The regimented and inflexible protocols that have long served as the hallmarks of clinical trials are giving way to a personalized research design that could dramatically reduce the time and expense of developing cancer drugs. A new trial dubbed I-SPY 2 (Investigation of Serial Studies to Predict Your Therapeutic Response with Imaging and Molecular Analysis) has set an ambitious goal: To change the way clinical trials are conducted.
"We are not testing, stopping, waiting two or three years, and then writing another protocol. Those days are over," said Laura J. Esserman, MD, MBA, I-SPY 2 co-principal investigator and director of the Carol Franc Buck Breast Care Center at the University of California, San Francisco.
Specifically, I-SPY 2 will run continuously, with stages II and III breast cancer patients first being stratified into subgroups based on biomarkers and genetic testing. Then, rather than blasting all patients with a single experimental drug, patients will be randomized to receive standard neoadjuvant chemotherapy alone or paired with an experimental agent, selected according to the molecular signature of the patient's tumor, said Donald A. Berry, PhD, co-principal investigator and head of the division of quantitative sciences at Houston's M.D. Anderson Cancer Center.
When a drug combination proves effective against a certain subtype of cancer, that experimental arm will "graduate" into a larger trial. If the combination continues to be successful, it will proceed into a relatively small, focused phase III trial and, ultimately, routine medical practice.
Just as the I-SPY 2 design is novel so is the underlying collaboration. The FDA, National Institutes of Health, and several major pharmaceutical companies have come together to form a public-private partnership, the Foundation for the National Institutes of Health Biomarkers Consortium.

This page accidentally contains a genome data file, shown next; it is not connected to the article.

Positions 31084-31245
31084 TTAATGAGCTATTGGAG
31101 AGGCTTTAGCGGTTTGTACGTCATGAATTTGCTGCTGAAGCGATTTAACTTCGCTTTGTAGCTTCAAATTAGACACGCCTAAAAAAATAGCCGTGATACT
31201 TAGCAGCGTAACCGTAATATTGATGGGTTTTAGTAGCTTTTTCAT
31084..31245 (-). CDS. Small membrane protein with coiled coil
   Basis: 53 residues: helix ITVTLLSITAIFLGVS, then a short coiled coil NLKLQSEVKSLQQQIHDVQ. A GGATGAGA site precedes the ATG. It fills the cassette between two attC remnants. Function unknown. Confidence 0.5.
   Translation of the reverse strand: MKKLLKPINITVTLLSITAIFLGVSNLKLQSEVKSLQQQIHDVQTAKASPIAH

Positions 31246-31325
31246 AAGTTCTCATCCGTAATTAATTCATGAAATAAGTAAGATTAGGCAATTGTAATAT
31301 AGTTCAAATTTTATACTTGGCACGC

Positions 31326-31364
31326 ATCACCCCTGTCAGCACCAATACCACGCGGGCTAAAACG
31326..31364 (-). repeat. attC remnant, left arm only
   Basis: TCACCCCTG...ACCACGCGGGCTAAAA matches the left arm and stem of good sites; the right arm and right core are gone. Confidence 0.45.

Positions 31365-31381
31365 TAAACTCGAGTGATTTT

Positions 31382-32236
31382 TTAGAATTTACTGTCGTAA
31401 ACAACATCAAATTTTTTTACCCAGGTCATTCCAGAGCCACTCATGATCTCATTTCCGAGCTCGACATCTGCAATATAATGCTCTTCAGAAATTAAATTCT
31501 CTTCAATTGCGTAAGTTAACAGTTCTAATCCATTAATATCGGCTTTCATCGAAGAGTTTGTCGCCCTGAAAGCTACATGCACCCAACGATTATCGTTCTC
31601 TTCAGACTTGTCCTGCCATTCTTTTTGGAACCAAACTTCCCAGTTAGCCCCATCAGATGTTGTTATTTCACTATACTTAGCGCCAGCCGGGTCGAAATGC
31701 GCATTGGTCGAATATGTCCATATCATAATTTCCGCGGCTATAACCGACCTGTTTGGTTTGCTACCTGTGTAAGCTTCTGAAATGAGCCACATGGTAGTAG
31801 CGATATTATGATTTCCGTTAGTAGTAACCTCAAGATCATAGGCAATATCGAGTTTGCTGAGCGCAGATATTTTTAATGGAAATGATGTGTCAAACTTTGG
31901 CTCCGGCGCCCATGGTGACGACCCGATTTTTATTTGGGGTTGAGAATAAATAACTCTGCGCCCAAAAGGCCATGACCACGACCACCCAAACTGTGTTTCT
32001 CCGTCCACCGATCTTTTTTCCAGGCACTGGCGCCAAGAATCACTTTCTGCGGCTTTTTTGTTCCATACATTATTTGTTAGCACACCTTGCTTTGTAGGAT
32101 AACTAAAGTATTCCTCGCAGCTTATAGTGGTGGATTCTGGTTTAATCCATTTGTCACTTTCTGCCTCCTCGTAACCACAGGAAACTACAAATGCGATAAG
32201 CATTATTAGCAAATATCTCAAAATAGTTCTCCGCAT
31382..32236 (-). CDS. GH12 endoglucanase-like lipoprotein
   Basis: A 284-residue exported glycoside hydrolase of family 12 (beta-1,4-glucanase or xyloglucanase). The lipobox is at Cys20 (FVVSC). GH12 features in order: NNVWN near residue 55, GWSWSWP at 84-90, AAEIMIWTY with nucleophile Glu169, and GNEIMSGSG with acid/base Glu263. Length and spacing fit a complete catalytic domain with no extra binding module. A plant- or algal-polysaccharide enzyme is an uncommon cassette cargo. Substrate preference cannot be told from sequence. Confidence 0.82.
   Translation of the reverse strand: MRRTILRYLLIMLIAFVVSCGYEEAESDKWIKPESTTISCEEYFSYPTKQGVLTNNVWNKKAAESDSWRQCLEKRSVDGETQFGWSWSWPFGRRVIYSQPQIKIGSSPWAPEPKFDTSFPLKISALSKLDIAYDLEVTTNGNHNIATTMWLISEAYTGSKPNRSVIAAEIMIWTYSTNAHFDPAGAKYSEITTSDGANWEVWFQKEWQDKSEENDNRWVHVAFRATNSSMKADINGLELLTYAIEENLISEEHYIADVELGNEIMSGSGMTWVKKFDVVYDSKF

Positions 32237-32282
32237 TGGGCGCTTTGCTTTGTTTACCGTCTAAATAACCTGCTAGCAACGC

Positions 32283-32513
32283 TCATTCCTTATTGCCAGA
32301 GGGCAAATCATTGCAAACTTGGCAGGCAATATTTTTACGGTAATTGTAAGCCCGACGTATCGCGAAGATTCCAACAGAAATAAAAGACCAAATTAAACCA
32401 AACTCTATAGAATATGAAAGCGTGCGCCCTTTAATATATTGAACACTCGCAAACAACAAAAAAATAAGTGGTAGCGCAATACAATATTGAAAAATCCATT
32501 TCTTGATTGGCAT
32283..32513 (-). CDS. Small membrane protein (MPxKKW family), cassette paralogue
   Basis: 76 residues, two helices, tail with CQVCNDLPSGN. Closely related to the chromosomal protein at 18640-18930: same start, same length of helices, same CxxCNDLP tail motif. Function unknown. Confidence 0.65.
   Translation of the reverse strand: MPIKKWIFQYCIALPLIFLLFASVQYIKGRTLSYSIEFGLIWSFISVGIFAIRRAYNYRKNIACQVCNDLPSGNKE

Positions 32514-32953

Eventually the research will include some 20 top-flight cancer centers in the U.S., where drugs will be tested on patients grouped according to genetic and biologic markers. Patients will be tested for estrogen/progesterone receptor and HER2 status, along with MammaPrint risk score to judge risk of recurrence.
"By correlating genetic signature with tumor response, I-SPY 2 will teach us how to effectively use biomarkers to enable targeted therapy," said Janet Woodcock, MD, director of the FDA Center for Drug Evaluation and Research.
An unprecedented opportunity
Initially, investigators will test five experimental drugs, all of which will be covered under a master investigational new drug (IND) application constructed in collaboration with the FDA (see Table). More will be added over time while others will be dropped if results do not pan out in any of the subtypes.
In the trial, chemotherapy and the experimental drugs will be administered prior to surgery. "As a surgeon, I know that it is not the local therapy that matters; it is whether you get the systemic therapy right," Dr. Esserman said. "If you get it right at the beginning, patients survive. If you don't, very often they do not."
The effectiveness of a drug may be apparent between six and 12 months of the start of drug testing, she said. If so, this will provide an unprecedented opportunity to learn sooner rather than later if the drug will actually save the patient's life, Dr. Esserman said.
Furthermore, in this adaptive randomization trial design, early data from one set of patients will be used to guide treatment assignments of later patients. When a drug proves effective in a particular subset, newly enrolled patients with similar tumors will have a greater chance of being randomized to that treatment.